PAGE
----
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  1. Alcibiades, Agis and Spartan Policy.H. D. Westlake - 1938 - Journal of Hellenic Studies 58 (1):31-40.
  • Support of Athenian Intellectuals for Philip: A Study of Isocrates' Philippus and Speusippus' Letter to Philip.Minor Millikin Markle - 1976 - Journal of Hellenic Studies 96:80-99.
  • The Causes and the Outbreak of the Corinthian War.S. Perlman - 1964 - Classical Quarterly 14 (01):64-.
    The causes and the outbreak of the Corinthian war, as well as the events immediately preceding it, have often been discussed by modern historians. Since the Corinthian war is the first attempt at achieving a new settlement in Greece after the Peloponnesian war and since it brought about new political alliances and the revival of old imperial rivalries, it is not only an episode in the continual warfare among the Greek states, but may also be regarded as a key to (...)
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  • Two Notes on Philip of Macedon's First Interventions In Thessaly.Christopher Ehrhardt - 1967 - Classical Quarterly 17 (2):296-301.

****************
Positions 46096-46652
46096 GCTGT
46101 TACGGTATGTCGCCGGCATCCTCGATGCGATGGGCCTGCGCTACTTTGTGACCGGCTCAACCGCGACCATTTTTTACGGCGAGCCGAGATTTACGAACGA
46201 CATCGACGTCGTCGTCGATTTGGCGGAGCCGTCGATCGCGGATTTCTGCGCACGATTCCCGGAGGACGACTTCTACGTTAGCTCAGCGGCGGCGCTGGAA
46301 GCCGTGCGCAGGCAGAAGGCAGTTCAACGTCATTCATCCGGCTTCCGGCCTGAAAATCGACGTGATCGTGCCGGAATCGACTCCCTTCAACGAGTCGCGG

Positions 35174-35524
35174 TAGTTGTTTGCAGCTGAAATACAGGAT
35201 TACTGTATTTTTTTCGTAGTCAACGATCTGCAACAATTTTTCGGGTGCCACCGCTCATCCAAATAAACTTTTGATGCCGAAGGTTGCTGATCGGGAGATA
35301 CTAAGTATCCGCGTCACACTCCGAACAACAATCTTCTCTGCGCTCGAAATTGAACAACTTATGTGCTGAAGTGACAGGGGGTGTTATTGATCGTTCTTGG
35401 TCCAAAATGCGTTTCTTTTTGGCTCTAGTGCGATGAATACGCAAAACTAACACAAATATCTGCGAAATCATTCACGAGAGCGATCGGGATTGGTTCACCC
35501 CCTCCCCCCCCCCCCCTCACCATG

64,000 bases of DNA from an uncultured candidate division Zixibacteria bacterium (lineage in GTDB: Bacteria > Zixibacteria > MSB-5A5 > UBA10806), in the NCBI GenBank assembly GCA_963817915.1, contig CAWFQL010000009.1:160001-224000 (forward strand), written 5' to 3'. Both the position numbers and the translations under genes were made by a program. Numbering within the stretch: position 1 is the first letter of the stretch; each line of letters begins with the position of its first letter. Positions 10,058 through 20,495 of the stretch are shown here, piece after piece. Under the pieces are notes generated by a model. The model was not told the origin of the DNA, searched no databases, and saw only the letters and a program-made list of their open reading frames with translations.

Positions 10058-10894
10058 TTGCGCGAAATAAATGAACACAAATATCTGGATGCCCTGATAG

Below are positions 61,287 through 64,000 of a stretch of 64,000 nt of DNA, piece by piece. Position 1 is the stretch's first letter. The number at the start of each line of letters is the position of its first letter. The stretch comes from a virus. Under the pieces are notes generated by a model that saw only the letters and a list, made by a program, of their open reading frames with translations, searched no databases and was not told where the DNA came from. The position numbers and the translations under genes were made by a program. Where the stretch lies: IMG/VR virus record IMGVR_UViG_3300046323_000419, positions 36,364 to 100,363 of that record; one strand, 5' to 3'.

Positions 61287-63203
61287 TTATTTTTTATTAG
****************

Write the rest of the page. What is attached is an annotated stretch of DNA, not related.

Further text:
This passage comes at the end of Diodorus' account of the archon year 357/6 and obviously contains a proleptic reference to the future fortunes of the tyrannicides, Tisiphonus, Lycophron,. Tisiphonus died probably in 355 or early in 354; Lycophron and Peitholaus were expelled from Pherae by Philip in 352.
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  • History in [Demosthenes] 59.Jeremy Trevett - 1990 - Classical Quarterly 40 (2):407-420.
    It is well known that Athenian orators, when they made reference to the historical past, usually eschewed prolonged narrative in favour of brief allusions to familiar episodes from Athenian history. Perhaps the most striking exception to this custom is the long and detailed account of fifth-century Plataean history in the pseudo-Demosthenic speech Against Neaera. The main interest of this passage, however, lies not in its divergence from contemporary rhetorical practice, but in its clear reliance on Thucydides for its account of (...)
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